Sunday, April 3, 2011

Katherine Esau

Katherine Esau, the youngest of her parent's four children, was born on April 3, 1898 in Yekaterinoslav in the Russian Empire, which is now Dnepropetrovsk, Ukraine. Her family were descendants of German Mennonites who had emigrated to Ukraine. Her father was a mechanical engineer and the city engineer of Yekaterinoslav. In 1918 her family fled to Germany to escape the Bolshevik Revolution. Esau learned to read and write at home, before beginning school. When she was 11 she entered the gymnasium, which she graduated from in 1916, and before leaving Russia, Esau had completed one year at Moscow's Golitsin Women's College of Agriculture. In Berlin she continued her education at the Agricultural College of Berlin. From Berlin, Esau went to a estate in northern Germany, where she worked at a wheat seed breading station. In 1922 Esau's family emigrated to the United States, settling in Reedly, California, where there was a large Mennonite community. Esau took a job in Oxnard, California working for the Sloan Seed Company. Sloan Seed went bankrupt a year later and Esau took a job with the Spreckles Sugar Company in Spreckles, California, working on a cure for curly top, a viral disease of sugar beets. While working in Spreckles, Essau was visited by Wilfed Robbins, the Chairman of the Botoany school at University of California at Davis. Impressed with her work, he offered her a graduate assistantship. Esau took the offer and graduated with a Ph.D. in Botany from the University of California at Berkeley (at that time U.C. Davis did not have a Ph.D. in Botany). After graduation Esau remained at Davis, first as an instructor and then as a professor of botany. She remained at Davis until 1963, going to U.C. Santa Barbara, where she used the electron microscope for research into plant anatomy. Esau's research involved using the electron microscope to study the development and structure of the phloem of plants. In plants there are two major types of vascular tissues, the phloem and the xylem. Plants use the phloem to transport glucose and other nutrients and use the xylem to transport water. Esau's publications included the textbook Plant Anatomy (1953), which had a great impact on the study of botany. Awards won by Esau include the National Medal of Science, awarded her in 1989, election to the American Academy of Arts and Sciences, and honorary degrees from Mills College and the University of California. Esau died on June 4 1997. References: Everet, Ray; "Katherine Esau, April 3 1898-June 4, 1997" at nap.edu Grinstein, Louise S., Biermann, Carol A., and Rose, Rose K.; Women in the Biological Sciences: a Bibliographic Sourcebook; Greenwood Publishing Group; 1997 "Remembering Katherine Esau"; U.C. Davis Biological Sciences Newsletter Fall 1997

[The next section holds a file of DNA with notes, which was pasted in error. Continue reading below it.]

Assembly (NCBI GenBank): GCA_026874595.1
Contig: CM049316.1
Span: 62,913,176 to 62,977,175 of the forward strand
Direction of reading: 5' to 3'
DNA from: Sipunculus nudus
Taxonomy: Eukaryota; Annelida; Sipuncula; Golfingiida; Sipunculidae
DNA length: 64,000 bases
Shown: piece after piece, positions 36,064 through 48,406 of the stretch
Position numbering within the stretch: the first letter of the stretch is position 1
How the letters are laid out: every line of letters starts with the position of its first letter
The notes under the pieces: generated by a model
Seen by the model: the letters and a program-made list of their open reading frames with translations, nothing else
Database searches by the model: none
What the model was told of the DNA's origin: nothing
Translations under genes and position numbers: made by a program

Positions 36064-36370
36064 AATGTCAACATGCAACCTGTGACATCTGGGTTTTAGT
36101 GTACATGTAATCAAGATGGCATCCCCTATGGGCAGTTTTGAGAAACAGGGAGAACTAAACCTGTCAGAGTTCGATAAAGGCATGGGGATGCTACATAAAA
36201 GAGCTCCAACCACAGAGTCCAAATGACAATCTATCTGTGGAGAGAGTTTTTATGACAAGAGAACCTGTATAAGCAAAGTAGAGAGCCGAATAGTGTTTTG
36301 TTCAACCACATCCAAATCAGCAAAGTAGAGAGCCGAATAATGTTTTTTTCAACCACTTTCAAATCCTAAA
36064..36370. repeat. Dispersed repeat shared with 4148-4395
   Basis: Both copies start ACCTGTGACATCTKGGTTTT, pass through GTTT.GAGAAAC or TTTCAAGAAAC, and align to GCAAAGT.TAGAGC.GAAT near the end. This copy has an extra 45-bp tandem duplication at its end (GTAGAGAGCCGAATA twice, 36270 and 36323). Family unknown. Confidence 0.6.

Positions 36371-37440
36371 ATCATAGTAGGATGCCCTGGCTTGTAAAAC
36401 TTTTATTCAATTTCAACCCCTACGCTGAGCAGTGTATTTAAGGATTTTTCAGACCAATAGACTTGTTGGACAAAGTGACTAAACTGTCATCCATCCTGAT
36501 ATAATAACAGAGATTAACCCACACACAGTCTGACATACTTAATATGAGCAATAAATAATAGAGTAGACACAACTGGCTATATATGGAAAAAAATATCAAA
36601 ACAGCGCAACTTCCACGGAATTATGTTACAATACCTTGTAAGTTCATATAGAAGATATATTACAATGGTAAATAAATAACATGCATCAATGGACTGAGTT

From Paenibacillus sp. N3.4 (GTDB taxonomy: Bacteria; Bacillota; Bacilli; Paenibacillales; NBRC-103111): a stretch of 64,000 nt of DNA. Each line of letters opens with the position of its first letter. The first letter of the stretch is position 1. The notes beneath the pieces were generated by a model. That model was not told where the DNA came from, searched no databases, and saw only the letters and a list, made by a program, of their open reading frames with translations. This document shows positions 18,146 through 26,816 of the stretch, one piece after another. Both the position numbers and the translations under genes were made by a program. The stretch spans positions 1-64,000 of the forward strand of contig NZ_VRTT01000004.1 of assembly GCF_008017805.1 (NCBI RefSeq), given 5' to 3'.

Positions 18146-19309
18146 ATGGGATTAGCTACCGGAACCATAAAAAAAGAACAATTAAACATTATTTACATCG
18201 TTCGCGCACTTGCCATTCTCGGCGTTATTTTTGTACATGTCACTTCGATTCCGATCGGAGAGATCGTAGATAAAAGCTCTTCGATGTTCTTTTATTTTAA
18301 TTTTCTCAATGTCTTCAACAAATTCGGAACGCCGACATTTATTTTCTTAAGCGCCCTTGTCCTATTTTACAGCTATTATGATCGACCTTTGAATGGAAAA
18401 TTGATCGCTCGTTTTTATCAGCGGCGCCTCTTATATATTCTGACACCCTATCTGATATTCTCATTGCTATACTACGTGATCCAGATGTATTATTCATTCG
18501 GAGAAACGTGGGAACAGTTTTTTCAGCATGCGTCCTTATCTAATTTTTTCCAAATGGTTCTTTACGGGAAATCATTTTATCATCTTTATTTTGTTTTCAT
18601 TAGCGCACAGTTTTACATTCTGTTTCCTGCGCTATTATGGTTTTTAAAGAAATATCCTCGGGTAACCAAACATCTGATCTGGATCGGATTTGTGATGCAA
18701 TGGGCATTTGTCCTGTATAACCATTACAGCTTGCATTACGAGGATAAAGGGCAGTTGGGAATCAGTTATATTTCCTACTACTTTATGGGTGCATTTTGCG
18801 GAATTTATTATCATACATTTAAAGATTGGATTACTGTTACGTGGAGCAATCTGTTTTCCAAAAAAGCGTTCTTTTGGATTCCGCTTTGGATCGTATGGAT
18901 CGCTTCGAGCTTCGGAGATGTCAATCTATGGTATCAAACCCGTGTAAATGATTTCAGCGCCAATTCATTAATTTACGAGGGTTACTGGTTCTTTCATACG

1 comment:

  1. She has done a vey good job in Botany I salute her and her work.

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